Creators Ask Google for Help Protecting Content

The copyright-verification service Myows has launched a new petition aimed at the Internet’s largest search engine. The petition, entitled “Dear Google” aims to compel the search giant to make changes to how it operates to promote original content downplay plagiarist and pirate sites.

Specifically, the petition has three parts:

  1. Penalize Pirate Sites: The first element seeks to expand on the existing DMCA procedure by allowing the public to report pirate sites for demotion only after remaining on the list for some time and being verified by Google.
  2. Penalize Content Scrapers: Original content creators could flag their content and mark unlawful copies for demotion. Meant to be an expansion of the DMCA procedure that doesn’t require content be removed.
  3. Display Additional Metadata: Finally, the petition seeks to encourage Google to display copyright-related metadata in their search results.

Personally, I agree with the broad message of the petition. Google does a good job overall in promoting original works and sites, but it is far from perfect and there is more that they can do both to help content creators and to make its results more useful.

That being said, I’m unsure about the specific suggestions as they seem to both add a great deal of overhead for Google and would likely be prone to abuse. I worry these systems would be costly, ineffective and may be used more as a means of derailing competitors or demoting controversial sites.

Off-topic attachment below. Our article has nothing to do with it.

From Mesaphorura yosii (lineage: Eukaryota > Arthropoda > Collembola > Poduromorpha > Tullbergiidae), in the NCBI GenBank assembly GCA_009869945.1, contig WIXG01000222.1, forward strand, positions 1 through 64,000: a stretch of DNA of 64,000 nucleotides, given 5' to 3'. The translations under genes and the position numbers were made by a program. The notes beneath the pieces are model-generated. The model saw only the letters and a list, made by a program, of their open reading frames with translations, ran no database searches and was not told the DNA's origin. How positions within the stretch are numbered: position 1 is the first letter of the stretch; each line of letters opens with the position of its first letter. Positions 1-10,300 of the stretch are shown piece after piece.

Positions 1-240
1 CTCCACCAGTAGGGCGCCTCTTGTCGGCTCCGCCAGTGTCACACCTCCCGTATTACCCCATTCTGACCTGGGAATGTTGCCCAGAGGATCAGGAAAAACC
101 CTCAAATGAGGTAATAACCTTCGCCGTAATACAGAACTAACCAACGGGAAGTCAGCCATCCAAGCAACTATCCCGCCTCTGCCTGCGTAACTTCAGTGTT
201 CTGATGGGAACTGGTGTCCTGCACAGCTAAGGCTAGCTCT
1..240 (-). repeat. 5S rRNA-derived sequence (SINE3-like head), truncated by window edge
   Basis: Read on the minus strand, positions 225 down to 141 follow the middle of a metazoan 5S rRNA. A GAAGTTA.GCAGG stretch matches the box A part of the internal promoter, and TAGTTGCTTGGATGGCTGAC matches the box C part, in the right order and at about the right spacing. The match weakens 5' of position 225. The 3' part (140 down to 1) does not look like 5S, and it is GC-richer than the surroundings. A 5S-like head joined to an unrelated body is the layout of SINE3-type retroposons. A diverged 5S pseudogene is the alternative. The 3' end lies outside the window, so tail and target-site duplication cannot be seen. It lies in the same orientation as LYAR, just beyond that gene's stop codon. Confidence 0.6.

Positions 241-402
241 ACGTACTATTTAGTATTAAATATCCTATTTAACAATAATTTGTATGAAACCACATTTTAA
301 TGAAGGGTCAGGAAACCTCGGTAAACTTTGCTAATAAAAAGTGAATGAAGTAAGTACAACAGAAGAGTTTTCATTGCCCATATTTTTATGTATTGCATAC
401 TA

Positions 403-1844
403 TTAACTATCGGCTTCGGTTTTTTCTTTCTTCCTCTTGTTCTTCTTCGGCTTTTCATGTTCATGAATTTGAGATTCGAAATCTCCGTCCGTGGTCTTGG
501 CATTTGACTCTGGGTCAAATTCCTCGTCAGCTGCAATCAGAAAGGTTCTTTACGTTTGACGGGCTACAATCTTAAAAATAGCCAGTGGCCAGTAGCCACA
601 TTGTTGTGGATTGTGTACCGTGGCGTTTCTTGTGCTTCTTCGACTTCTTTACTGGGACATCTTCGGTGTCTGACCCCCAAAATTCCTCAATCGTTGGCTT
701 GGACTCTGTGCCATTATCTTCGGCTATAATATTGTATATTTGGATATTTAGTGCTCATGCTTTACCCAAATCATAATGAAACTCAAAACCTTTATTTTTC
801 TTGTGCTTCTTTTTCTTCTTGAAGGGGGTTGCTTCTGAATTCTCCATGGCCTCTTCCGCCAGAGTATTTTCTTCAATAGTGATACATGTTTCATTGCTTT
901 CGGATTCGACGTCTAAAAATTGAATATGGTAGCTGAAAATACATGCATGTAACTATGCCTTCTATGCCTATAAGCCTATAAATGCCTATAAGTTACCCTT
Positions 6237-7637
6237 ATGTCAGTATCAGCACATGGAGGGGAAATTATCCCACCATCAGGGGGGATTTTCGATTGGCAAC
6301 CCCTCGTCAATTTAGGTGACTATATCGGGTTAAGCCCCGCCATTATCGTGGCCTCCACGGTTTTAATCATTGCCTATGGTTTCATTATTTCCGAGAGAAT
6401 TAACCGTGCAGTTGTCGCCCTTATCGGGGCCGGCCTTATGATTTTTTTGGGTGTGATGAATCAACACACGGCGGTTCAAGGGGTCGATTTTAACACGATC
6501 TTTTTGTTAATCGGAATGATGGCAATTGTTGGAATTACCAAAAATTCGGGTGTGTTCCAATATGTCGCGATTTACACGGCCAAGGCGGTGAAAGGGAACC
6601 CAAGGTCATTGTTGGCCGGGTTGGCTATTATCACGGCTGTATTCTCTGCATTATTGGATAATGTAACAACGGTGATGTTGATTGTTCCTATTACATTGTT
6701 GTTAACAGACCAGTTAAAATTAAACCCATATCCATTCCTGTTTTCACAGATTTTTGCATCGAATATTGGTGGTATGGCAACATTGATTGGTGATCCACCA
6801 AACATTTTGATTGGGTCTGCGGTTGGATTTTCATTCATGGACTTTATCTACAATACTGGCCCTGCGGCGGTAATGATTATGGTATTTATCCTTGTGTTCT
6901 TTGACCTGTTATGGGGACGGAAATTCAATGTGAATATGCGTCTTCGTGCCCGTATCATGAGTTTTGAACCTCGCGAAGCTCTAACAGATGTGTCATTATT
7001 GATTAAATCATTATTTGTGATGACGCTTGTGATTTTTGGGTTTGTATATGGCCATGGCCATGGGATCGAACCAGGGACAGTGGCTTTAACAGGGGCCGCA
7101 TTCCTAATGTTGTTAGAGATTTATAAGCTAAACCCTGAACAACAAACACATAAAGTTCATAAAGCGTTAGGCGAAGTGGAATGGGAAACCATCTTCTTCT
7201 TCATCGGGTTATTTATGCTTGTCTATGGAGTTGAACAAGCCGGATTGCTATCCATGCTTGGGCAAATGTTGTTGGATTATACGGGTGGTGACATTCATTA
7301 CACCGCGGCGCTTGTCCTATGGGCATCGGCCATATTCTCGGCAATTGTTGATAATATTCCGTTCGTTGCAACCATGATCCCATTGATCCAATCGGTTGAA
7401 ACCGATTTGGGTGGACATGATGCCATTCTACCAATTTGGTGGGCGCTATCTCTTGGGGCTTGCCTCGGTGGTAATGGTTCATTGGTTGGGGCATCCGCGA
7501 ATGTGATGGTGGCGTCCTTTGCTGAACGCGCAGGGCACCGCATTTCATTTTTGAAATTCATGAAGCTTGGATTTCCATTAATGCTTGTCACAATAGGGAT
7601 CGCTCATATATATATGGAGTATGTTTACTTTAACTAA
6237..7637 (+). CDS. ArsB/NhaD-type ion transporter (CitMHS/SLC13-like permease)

However, I do like the overall idea of finding ways for content creators to mark their work, possibly through some date/time stamping process (such as what Myows does). Also, I find the idea of crowdsourcing ways of spotting and demoting sites that promote unlawful content interesting, especially since it would also encourage a transparent and fair process for dealing with such cases and remove the need to completely ban the specific pages or deal with DMCA takedowns for every copyright infringement.

Though these specific ideas may not work out, but they are more of conversation starters.

I do, however, agree with the third suggestion. Google can and should display copyright-related metadata when possible. This is a win-win for everyone, including those who wish to encourage reuse of their content and those who wish to block it. Since at least a basic standard exists, it should be trivial to implement, at least from a technical standpoint.

All in all, Google is unlikely to change its ways due to this or any other petition but the discussion that comes from it may be even more valuable.

So what would you propose Google do to promote original content? How do you feel about the suggestions in the petition? Leave a comment below to help continue the conversation.

Disclosure: I have done paid consulting for Myows.

Want to Reuse or Republish this Content?

If you want to feature this article in your site, classroom or elsewhere, just let us know! We usually grant permission within 24 hours.

Click Here to Get Permission for Free